Common Pochard, male, Killingworth Lake.
I headed off elsewhere and after another non-bird stop to recover my better half's repaired laptop I went looking for winter thrushes. Off the main road onto narrow ungritted, six inch deep snow I stopped after a short distance to walk along a little used road with a small stream beside it. Apart from the crunch of snow under my feet all was still and silent. Later after seeing a Song Thrush fly across from one side to another I could hear a loud sharp stone-like tap which I realised was said Thrush belting seven bells out of a snail on a nearby fence post, the sound audible several metres away.I found a couple of Fieldfare in the Hawthorn, getting close is one thing as they lived up to the meaning of their name 'traveler over the fields' but getting a clean shot was tricky amidst the tangled branches and whilst nothing I shot is clean I think they pick up the character of the thrush Chaucer called the 'frosty feldfare.'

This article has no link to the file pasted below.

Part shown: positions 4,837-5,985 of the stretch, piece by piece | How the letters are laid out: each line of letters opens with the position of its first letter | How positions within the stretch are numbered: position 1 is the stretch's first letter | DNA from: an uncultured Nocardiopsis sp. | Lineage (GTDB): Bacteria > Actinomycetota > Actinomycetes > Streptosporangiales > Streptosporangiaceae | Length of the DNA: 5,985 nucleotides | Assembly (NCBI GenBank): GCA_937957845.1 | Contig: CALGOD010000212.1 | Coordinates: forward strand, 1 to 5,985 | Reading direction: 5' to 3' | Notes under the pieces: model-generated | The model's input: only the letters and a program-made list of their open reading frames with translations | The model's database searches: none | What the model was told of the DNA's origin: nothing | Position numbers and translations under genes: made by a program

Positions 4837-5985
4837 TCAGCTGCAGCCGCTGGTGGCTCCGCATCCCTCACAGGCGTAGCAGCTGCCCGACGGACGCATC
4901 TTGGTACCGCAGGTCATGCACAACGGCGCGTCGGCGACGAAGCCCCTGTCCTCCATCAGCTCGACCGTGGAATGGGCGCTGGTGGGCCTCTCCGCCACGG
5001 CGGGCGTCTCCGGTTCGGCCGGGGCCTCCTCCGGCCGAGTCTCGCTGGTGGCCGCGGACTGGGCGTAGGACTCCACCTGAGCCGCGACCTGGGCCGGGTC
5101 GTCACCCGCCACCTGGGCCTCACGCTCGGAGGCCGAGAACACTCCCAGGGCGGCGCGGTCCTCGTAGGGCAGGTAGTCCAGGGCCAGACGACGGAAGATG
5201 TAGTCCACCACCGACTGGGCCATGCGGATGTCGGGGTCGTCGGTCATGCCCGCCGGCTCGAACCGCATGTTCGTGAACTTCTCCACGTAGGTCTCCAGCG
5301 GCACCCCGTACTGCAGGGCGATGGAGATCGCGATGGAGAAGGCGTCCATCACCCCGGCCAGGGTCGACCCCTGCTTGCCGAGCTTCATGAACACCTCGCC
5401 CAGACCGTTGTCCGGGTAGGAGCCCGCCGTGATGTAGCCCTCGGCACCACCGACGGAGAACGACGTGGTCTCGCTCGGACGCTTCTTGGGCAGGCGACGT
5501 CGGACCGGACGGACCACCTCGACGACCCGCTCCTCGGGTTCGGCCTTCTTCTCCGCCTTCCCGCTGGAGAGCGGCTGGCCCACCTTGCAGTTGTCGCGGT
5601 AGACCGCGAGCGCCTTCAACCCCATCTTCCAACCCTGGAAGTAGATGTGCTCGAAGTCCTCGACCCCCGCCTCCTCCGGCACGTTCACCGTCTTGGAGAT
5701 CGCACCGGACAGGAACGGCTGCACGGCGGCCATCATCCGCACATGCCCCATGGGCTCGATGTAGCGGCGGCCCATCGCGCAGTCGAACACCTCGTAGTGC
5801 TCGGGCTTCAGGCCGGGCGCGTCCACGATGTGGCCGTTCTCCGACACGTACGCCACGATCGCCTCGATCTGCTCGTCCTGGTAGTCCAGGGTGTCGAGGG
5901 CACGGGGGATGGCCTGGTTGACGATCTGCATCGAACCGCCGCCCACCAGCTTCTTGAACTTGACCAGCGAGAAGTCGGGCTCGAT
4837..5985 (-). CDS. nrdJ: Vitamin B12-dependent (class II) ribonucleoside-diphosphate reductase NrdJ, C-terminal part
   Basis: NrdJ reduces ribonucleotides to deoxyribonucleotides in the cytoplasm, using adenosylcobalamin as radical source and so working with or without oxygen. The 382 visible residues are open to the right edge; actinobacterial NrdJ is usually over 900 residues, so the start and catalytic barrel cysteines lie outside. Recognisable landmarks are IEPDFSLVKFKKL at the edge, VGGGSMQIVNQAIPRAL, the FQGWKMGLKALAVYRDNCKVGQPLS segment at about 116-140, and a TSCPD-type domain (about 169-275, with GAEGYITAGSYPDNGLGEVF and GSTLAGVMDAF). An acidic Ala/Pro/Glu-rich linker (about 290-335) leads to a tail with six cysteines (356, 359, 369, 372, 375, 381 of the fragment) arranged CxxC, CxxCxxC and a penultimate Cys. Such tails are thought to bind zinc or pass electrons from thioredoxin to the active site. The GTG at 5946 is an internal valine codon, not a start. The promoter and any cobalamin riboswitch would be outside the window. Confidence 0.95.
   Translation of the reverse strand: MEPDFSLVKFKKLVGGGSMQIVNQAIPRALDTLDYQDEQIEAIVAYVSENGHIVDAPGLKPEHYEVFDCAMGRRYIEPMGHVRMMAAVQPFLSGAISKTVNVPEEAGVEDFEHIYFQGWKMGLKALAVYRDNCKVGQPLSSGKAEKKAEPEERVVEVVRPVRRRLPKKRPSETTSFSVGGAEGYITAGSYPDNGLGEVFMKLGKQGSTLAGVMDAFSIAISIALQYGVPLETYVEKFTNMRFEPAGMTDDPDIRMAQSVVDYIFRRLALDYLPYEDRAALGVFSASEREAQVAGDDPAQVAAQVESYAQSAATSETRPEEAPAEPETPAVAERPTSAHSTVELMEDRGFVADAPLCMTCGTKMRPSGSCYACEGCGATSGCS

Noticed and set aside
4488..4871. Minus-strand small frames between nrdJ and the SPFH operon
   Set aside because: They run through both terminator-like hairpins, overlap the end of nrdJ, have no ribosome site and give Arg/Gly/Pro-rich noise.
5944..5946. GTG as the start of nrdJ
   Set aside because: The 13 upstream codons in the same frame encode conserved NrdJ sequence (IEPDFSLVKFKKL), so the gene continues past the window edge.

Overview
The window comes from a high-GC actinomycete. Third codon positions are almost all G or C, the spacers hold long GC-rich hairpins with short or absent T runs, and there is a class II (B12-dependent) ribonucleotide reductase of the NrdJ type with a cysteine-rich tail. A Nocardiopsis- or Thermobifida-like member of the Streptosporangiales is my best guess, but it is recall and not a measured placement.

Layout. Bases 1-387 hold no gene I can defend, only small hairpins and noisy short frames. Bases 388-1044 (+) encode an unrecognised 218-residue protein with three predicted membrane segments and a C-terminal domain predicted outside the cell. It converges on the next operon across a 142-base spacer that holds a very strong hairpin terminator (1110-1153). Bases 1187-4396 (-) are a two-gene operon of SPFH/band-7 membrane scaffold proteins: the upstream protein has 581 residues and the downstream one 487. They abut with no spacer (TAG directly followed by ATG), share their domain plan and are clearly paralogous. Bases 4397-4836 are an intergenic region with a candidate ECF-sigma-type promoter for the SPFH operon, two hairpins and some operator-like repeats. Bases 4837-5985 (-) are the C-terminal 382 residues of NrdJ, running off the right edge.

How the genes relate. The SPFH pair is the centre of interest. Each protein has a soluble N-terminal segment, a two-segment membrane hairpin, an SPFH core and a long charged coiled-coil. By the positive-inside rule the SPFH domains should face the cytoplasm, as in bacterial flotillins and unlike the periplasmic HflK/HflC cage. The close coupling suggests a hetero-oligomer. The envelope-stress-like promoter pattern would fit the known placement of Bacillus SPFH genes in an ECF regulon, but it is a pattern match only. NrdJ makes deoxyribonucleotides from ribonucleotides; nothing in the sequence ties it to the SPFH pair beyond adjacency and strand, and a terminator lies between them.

I had presumed all the water would be frozen but as I arrived I took a quick look up the ditch line and to my surprise a Water Rail probed and prodded about 5metres up the ditch. I took a few shots and then moved to get a better angle and a little closer, with only 10metres of ditch unfrozen this usually shy and secretive ditch dweller seemed in the words of Abel Chapman "stupefied by the conditions and loth to take to the wing."
It continued to feed as I crept under the hedge and lay down in the snow to get an uninhibited view, never coming closer than 3metres. I realised when I got home that somehow I managed to miss Water Rail completely last year, probably as a result of preferring to be outside rather than in a hide. This one was worth the wait.
Water Rail, undisclosed ditch, Northumberland
Oh, and the post title, if you ever visit the hide at Linton Pond you'll get it.